Podcast:Daybreak, Part I
RDM: Hello, and welcome to the last podcast of Battlestar Galactica. I'm Ron Moore, the executive producer and developer of the new Battlestar Galactica, here to welcome you to the podcast for Daybreak. And I'm joined, at least for a short while, by my lovely and talented wife, Mrs. Ron, Terry Moore.
Terry: Maybe we should call me Terry this episode.
RDM: We'll just call you Terry, just to sort of-
Terry: Although, I don't know. Should we call me Mrs. Ron for tradition?
RDM: Mrs. Ron to the bitter end.
Well. A lot to talk about. Long episodes, 'cause we're gonna do the whole finale at once. We'll take a break here and there as needed.
Terry: I'm gonna check out a little bit because I think that you guys deserve to have Ron solo, but he didn't wanna do it all completely by himself. And I just wanna say something to the "Okay" thread. I got my- we got our chickens. We got eight chickens sitting in the ref- in the kitchen. Alive chickens. Live chickens, I should say.
RDM: Yes, live chickens.
Terry: Just a little aside.
RDM: The Scotch for night i- the Scotch for tonight is Highland Twenty Five, brand new special bottle for the occasion, and the cigarettes later on, after Mrs. Ron has excused herself, will be Export A's. The taste of Canada.
Terry: And I really don't care that much if Ron has an occasional cigarette. I'm not a smoke Nazi.
RDM: That's right.
Okay. Well, let's talk a little bit about the origins of this. We started talking about the finale episode originally at the Las Vegas writer's retreat a year and a half ago, almost two years ago now.
Terry: Although I think it's kinda stupid.
RDM: And then-
RDM: -we subsequently talked again about it at last year's Lake Tahoe writer's retreat where we really stroked out the arc of the final season and where it was all going to-
Terry: In advance.
RDM: In advance, as best we could. 'Cause we knew that going into the last season we want it to be one basic, essentially one long continuous story all the way to the end. And we talked in general terms about what was going to happen in the finale. I look back in my notes for where the original thoughts were, and I'd say we did some of them, and some of them we clearly abandoned. [cat meows]. There were things- Hello Ella. We abandoned some of these things as we got into the second half of the season because the writer's strike gave me time to reconsider and think about some of the directions that we were going and we decided to abandon some of those ideas. Well, let's talk a little bit about here, this open. The finale-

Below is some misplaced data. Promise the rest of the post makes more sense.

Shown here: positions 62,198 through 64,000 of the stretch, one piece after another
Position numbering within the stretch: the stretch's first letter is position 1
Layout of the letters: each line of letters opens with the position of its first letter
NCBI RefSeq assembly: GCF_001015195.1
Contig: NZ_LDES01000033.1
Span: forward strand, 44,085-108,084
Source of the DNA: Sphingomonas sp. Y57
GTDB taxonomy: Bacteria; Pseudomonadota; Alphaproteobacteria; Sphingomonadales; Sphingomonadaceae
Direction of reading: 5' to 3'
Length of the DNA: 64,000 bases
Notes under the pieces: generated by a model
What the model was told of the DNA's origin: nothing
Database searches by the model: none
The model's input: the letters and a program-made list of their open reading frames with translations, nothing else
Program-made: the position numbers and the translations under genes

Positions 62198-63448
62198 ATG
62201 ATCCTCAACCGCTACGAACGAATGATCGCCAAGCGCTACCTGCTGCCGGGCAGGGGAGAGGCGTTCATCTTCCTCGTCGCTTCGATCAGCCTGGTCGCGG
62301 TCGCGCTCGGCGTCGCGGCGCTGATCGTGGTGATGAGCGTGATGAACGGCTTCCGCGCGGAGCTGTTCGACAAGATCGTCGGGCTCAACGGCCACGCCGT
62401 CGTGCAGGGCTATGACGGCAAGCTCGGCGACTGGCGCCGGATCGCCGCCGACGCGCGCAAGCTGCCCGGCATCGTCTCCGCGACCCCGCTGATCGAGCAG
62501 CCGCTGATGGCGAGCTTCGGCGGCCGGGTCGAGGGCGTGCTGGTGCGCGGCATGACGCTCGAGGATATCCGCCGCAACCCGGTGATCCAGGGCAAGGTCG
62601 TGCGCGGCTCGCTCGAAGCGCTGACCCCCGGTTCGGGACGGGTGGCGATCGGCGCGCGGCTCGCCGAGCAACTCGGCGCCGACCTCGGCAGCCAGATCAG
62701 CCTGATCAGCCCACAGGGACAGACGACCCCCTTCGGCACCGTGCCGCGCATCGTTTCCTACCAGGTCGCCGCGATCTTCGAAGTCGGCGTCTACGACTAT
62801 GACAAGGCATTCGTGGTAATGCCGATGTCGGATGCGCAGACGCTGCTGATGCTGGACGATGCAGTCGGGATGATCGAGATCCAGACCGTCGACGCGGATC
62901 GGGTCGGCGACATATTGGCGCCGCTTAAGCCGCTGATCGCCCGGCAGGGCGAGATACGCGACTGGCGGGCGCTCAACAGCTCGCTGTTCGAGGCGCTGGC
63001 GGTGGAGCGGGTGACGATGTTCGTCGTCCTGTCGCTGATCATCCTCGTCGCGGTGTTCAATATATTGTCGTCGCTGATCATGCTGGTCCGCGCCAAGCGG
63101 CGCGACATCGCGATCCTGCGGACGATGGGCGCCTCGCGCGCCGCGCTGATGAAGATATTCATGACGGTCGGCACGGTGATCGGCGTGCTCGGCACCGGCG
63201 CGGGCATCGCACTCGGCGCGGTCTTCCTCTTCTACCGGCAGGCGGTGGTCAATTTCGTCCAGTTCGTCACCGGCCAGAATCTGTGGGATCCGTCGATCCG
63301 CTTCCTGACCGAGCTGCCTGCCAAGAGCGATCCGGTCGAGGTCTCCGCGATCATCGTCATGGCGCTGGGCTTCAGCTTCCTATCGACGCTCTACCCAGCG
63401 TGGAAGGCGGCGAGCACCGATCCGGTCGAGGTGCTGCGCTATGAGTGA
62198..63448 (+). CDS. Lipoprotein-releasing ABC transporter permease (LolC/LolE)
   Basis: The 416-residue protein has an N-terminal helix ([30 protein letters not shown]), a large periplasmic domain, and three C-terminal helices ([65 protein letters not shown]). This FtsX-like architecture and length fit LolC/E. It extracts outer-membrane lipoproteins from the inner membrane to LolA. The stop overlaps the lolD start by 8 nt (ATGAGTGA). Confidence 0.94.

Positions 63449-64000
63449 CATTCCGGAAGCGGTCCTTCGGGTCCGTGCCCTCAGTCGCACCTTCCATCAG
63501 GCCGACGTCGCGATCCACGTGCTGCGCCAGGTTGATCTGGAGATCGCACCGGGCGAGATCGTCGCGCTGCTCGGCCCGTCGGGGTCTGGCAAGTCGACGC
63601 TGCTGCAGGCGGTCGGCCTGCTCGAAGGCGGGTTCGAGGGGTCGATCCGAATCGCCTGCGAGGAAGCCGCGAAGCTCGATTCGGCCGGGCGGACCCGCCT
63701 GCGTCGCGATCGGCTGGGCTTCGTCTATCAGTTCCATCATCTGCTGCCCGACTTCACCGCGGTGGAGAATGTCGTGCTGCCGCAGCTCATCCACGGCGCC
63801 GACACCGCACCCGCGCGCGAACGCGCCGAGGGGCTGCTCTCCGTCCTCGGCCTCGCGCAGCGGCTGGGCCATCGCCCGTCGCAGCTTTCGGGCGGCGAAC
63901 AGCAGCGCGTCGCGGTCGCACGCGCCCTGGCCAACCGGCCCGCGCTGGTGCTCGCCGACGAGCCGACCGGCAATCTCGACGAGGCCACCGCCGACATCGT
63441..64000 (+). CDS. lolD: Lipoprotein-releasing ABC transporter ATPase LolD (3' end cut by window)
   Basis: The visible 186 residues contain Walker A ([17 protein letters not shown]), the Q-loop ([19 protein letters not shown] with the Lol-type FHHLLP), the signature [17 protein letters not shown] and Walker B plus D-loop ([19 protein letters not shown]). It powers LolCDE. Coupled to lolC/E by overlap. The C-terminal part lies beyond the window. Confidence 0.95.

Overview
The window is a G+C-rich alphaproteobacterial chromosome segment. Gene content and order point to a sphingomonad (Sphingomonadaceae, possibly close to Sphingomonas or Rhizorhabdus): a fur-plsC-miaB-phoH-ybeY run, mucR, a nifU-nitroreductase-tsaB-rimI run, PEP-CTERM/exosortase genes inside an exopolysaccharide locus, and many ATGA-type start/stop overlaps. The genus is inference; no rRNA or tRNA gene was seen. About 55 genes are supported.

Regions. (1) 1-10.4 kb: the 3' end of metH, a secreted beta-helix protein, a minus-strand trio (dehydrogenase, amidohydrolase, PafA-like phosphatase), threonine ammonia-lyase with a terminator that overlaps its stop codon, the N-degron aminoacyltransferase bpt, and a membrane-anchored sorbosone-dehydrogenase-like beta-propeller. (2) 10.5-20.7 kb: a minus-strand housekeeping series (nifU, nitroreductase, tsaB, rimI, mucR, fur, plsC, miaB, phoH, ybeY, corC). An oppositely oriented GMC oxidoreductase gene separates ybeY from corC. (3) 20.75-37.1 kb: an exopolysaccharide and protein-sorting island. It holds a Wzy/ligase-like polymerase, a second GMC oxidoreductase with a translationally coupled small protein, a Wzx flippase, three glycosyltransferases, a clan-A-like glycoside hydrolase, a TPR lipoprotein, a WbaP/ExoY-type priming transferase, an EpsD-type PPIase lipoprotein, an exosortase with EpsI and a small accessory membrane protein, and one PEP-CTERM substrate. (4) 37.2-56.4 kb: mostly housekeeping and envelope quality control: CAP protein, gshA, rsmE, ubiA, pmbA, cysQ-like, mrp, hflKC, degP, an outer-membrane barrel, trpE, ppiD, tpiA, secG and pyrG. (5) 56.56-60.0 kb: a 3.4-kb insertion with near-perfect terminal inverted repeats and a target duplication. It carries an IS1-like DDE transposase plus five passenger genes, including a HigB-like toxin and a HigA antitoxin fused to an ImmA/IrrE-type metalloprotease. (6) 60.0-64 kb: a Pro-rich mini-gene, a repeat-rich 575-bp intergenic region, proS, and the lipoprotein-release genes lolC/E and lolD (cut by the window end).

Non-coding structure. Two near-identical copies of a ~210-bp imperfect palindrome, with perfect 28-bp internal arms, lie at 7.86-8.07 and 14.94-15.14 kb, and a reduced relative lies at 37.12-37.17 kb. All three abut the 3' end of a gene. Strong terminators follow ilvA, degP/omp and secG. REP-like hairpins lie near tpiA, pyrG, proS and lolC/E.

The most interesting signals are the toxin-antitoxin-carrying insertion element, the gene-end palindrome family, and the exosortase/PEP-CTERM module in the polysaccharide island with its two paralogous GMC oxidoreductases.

Terry: It's so pretty.
RDM: The on-air finale is- has been restructured a couple of times from the scripted version.
Terry: I haven't seen this.
RDM: The scripted version of the finale the flashbacks were intermingled all the way through the show, and they were not chronological, in that in the opening you cut from Laura in sick bay with the drip, drip, drip of her IV to the fountain of Laura, and you- the first flashback you saw of Laura was her in the fountain. Likewise you saw pieces of Adama at the strip club. You saw Lee with the broom, and the pigeon. You saw Kara and Lee, together, drinking. And you saw all these things out of order. And as the episode progressed, I just dropped in pieces of backstory for each one of them along the way, and they were, like I said, they were non-linear. They were out of order and when you read it on the page, it was very effective, and people really responded to the script, which was very gratifying to me. They really loved it and liked it and there was something about the non-linear nature of all the flashbacks in the original draft that was really compelling and interesting and you were trying to figure out what the puzzle was about. When you put it together, when it was actually filmed and cut together that way, Mike- one of the first things Michael Rymer did was, he said, "OK. When it's non-linear like that and you're watching it as a piece, it's